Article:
Fanny Eaton (1835-1924) was born in Jamaica. She was the daughter of woman of African descent and a white man. As a child, her family moved to England. In 1857, Eaton married the man with whom she would have 10 children.
Eaton began modelling for the Pre-Raphaelite artists around the time that she got married. In 1859, Simeon Solomon did the earliest sketches of her. She would also serve as the muse to Dante Gabriel Rosetti, Albert Moore, Rebecca Solomon, Joanna Boyce and many others. Her modelling career lasted for about a decade.
Eaton’s career may have been short but it was significant in the number of artists who were inspired by her as well as the fact that she was praised for her beauty as a black mixed-race woman during the Victorian era.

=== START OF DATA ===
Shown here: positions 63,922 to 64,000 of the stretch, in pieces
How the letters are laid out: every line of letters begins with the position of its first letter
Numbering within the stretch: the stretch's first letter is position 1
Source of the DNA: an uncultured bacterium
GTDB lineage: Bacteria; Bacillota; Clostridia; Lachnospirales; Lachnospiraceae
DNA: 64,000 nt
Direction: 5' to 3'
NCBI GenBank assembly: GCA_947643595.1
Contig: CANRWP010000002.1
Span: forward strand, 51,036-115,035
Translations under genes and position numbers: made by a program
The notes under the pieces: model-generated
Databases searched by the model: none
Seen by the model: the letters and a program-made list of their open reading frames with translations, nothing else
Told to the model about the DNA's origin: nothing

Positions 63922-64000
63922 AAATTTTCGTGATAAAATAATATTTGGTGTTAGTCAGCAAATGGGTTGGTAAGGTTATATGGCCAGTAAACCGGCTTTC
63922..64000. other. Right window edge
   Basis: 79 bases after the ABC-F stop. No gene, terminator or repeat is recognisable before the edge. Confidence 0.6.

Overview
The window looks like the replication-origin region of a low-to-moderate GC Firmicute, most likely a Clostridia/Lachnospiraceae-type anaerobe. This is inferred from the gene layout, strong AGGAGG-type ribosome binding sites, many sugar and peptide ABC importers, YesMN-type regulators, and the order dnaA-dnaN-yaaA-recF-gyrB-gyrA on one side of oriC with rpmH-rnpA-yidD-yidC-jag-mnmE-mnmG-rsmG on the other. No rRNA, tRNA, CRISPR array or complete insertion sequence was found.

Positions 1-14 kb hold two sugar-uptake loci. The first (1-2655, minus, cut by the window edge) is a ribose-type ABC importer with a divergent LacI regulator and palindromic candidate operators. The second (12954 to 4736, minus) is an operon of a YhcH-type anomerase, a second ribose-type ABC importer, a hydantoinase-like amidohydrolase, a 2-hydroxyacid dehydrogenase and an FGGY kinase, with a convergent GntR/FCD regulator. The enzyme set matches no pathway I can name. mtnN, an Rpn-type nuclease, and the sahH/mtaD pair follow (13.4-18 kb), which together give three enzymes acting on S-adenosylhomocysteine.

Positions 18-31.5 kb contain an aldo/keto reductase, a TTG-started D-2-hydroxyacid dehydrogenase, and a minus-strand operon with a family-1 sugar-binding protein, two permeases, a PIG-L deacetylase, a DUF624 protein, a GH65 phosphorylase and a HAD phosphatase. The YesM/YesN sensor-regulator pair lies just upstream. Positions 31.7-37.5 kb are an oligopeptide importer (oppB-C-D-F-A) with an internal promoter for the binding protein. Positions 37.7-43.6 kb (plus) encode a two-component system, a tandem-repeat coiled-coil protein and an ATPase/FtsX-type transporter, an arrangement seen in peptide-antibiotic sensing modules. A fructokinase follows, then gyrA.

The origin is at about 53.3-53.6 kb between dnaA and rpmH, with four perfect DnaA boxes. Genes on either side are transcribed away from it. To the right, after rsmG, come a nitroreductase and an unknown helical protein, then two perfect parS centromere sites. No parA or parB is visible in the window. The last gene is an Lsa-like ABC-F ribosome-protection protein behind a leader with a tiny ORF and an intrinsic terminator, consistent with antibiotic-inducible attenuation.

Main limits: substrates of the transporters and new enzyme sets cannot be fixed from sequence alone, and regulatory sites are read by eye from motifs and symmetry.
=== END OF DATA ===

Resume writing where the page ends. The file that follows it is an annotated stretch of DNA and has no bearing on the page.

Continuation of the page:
Eaton’s husband died in 1881 and by then she was working as a seamstress. She died in 1924.-Heidi Durrow
Fanny Eaton: The Black Pre-Raphaelite Muse that Time Forgot, AnOther March 7, 2016.
Fanny Eaton: Forgotten Beauty, Carribbean Beat by Judy Raymond Jan./Feb. 2017.
Mixed Experience History Month is the annual blog post series created by The New York Times best-selling author Heidi Durrow celebrating the history of the Mixed experience. Established in 2007, Mixed Experience History Month is an effort to highlight the long history of folks and events involved in the Mixed experience. Please look for archived profiles of people, places and events of the Mixed experience every weekday of May! Thanks for reading. And check out some of the previous year’s profiles: 2007, 2008, 2009, 2010, 2011, 2012, 2013, 2014, 2015, 2016.